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Nutcracker syndrome at a Glance p. 59
Dimitrios C Karathanasis, Androula C Karaolia, Christos-Rafail D Karathanasis
DOI:10.4103/jrnm.jrnm_27_20  
The term of nutcracker phenomenon describes the entrapment of the left renal vein (LRV) between the superior mesenteric artery and the aorta without accompanying symptoms. The clinical term of nutcracker syndrome corresponds to the additional presence of symptoms. It is a rare anatomical and functional disorder that appears mainly with hematuria and left kidney pain and may be accompanied by albuminuria and pelvic congestion syndrome with varicose veins. It is diagnosed primarily by Doppler ultrasound where the main parameters are the anteroposterior diameter and the flow velocity in the dilated LRV and secondarily by computed tomography where the characteristic finding is the “beak sign” at the site of the stenosis. Therapeutically, surveillance or conservative management is initially chosen due to the high probability of spontaneous remission, while in a persistent and intense clinical picture, the main treatment options are the placement of an endovascular stent and the transposition of the LRV.
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CASE REPORT Top

Medical nutrition therapy in chronic renal disease: A case study p. 64
Himani Puri
DOI:10.4103/jrnm.jrnm_1_21  
This article discusses the importance of nutrition intervention and management in clinical dietetic practice with the aid of nutrition care process (NCP) in a Stage 5 chronic renal failure, hypertensive outdoor patient. The objective was to provide medical nutrition therapy to the patient to delay the progression of the disease and improve the quality of life. Patient education was emphasized during every diet counseling session. The patient progressed through nutrition care as indicated in the plan of care, with improvement. NCP was used to document and manage nutrition care and involves four steps: nutrition assessment and reassessment, nutrition diagnosis, nutrition intervention, and nutrition monitoring and evaluation.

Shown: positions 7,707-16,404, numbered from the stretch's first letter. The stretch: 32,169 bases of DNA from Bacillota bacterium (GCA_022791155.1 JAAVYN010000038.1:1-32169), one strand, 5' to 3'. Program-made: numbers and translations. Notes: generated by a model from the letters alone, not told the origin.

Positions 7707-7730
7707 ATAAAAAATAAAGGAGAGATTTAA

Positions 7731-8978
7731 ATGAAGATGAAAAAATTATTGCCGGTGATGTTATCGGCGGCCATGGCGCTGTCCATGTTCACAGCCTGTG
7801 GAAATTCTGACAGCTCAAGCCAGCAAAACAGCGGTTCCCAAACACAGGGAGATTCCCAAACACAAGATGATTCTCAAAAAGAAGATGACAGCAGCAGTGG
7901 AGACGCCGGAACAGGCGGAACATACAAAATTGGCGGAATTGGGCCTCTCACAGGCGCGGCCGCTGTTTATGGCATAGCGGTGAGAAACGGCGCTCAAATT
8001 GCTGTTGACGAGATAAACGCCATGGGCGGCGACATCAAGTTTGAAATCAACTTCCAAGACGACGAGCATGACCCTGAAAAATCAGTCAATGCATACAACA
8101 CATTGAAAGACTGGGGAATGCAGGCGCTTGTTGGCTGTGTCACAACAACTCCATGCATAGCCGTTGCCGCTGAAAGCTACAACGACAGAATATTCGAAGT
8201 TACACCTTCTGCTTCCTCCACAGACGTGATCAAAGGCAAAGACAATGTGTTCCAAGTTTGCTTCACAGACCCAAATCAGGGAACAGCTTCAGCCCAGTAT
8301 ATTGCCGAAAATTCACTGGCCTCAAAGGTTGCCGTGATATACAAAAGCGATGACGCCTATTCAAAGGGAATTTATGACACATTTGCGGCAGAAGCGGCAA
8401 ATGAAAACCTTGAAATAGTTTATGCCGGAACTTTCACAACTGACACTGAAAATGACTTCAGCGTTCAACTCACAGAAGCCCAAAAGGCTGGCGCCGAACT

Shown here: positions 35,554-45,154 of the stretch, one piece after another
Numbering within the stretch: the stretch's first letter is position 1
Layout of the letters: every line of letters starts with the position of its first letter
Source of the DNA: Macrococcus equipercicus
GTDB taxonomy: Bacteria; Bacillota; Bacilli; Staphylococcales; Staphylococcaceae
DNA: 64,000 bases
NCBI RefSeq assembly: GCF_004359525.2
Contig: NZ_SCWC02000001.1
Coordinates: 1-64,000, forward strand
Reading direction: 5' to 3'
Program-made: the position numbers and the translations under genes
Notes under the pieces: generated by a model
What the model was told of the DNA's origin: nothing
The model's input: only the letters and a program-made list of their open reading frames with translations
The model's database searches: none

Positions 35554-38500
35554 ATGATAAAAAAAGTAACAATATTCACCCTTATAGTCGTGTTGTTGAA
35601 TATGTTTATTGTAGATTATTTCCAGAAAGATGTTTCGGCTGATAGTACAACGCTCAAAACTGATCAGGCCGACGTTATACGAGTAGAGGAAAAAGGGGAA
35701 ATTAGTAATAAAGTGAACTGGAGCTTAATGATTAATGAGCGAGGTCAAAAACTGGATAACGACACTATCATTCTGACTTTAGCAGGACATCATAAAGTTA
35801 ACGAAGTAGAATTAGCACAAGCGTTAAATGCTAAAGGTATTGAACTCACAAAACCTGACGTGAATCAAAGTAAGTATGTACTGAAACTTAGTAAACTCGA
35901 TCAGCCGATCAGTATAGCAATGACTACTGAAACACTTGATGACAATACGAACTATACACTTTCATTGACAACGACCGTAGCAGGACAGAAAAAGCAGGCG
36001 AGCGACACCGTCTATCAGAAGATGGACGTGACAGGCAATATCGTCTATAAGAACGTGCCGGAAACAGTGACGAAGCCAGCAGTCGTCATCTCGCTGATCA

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CLASSROOM READING Top

Gut microbiota dysbiosis and chronic kidney disease p. 70
Brijesh Yadav, Narayan Prasad, Anita Saxena
DOI:10.4103/jrnm.jrnm_25_20  
Chronic kidney disease (CKD) is an irreversible progressive health problem often associated with cardiovascular complication, bone mineral metabolism disorder, uremic toxin deposition, and immune dysregulation. The gut microbiome is an important modulator of immune function and performs a plethora of functions inside the host body. Several factors such as diet, antibiotic use, environmental pollutant modulates the composition of Gut microbiota. An intervention with dietary substances may be a therapeutic strategy to modulate the healthy Gut microbiota composition and slowing the progression of CKD.